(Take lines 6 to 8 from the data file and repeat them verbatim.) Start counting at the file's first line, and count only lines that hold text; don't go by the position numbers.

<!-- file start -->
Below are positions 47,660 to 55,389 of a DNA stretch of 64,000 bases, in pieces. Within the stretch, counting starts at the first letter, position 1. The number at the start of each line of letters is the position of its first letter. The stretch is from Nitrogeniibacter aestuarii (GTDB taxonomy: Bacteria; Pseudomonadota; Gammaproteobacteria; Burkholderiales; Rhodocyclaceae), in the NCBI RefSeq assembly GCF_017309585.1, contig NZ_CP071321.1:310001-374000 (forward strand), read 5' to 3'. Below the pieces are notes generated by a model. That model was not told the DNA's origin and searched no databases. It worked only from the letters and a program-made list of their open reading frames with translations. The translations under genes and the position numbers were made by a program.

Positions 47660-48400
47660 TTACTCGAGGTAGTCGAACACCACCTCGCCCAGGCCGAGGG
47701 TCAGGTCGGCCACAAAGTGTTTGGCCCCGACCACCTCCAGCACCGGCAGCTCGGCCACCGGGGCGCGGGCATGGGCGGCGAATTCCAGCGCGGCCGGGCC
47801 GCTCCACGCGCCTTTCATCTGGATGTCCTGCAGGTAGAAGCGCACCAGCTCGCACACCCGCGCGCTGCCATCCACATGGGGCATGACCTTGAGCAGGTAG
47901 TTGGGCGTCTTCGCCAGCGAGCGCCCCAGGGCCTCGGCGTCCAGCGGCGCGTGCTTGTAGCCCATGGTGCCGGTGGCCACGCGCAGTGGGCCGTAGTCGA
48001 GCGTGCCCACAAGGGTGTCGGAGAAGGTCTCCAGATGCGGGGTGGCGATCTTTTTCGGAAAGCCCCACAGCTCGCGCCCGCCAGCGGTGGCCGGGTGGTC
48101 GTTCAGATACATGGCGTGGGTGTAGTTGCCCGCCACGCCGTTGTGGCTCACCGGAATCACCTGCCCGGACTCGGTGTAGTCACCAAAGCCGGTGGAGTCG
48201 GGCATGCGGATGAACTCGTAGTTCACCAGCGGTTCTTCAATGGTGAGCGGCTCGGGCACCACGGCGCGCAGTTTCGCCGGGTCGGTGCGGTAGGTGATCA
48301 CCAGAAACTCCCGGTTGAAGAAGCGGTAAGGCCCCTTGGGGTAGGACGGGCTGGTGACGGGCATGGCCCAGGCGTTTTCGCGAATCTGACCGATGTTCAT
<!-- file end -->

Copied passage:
47901 TTGGGCGTCTTCGCCAGCGAGCGCCCCAGGGCCTCGGCGTCCAGCGGCGCGTGCTTGTAGCCCATGGTGCCGGTGGCCACGCGCAGTGGGCCGTAGTCGA
48001 GCGTGCCCACAAGGGTGTCGGAGAAGGTCTCCAGATGCGGGGTGGCGATCTTTTTCGGAAAGCCCCACAGCTCGCGCCCGCCAGCGGTGGCCGGGTGGTC
48101 GTTCAGATACATGGCGTGGGTGTAGTTGCCCGCCACGCCGTTGTGGCTCACCGGAATCACCTGCCCGGACTCGGTGTAGTCACCAAAGCCGGTGGAGTCG